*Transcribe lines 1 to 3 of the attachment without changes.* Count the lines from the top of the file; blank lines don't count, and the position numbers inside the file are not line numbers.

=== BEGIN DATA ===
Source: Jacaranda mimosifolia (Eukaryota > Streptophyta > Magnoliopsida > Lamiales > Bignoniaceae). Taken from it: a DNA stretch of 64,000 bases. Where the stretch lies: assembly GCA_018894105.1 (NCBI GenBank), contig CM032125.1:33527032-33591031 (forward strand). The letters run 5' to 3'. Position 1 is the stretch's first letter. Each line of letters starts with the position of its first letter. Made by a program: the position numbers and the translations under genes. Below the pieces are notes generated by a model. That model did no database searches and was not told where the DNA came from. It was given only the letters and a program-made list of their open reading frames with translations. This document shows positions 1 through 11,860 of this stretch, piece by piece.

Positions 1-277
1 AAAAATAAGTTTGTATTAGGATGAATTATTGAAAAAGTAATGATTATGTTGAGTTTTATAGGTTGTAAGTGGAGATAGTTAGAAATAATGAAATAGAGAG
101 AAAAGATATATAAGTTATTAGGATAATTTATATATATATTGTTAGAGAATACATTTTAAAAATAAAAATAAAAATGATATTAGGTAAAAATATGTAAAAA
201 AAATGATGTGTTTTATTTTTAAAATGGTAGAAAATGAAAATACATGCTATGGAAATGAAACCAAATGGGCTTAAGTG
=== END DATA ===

Source: Jacaranda mimosifolia (Eukaryota > Streptophyta > Magnoliopsida > Lamiales > Bignoniaceae). Taken from it: a DNA stretch of 64,000 bases. Where the stretch lies: assembly GCA_018894105.1 (NCBI GenBank), contig CM032125.1:33527032-33591031 (forward strand). The letters run 5' to 3'. Position 1 is the stretch's first letter. Each line of letters starts with the position of its first letter. Made by a program: the position numbers and the translations under genes. Below the pieces are notes generated by a model. That model did no database searches and was not told where the DNA came from. It was given only the letters and a program-made list of their open reading frames with translations. This document shows positions 1 through 11,860 of this stretch, piece by piece.

Positions 1-277
1 AAAAATAAGTTTGTATTAGGATGAATTATTGAAAAAGTAATGATTATGTTGAGTTTTATAGGTTGTAAGTGGAGATAGTTAGAAATAATGAAATAGAGAG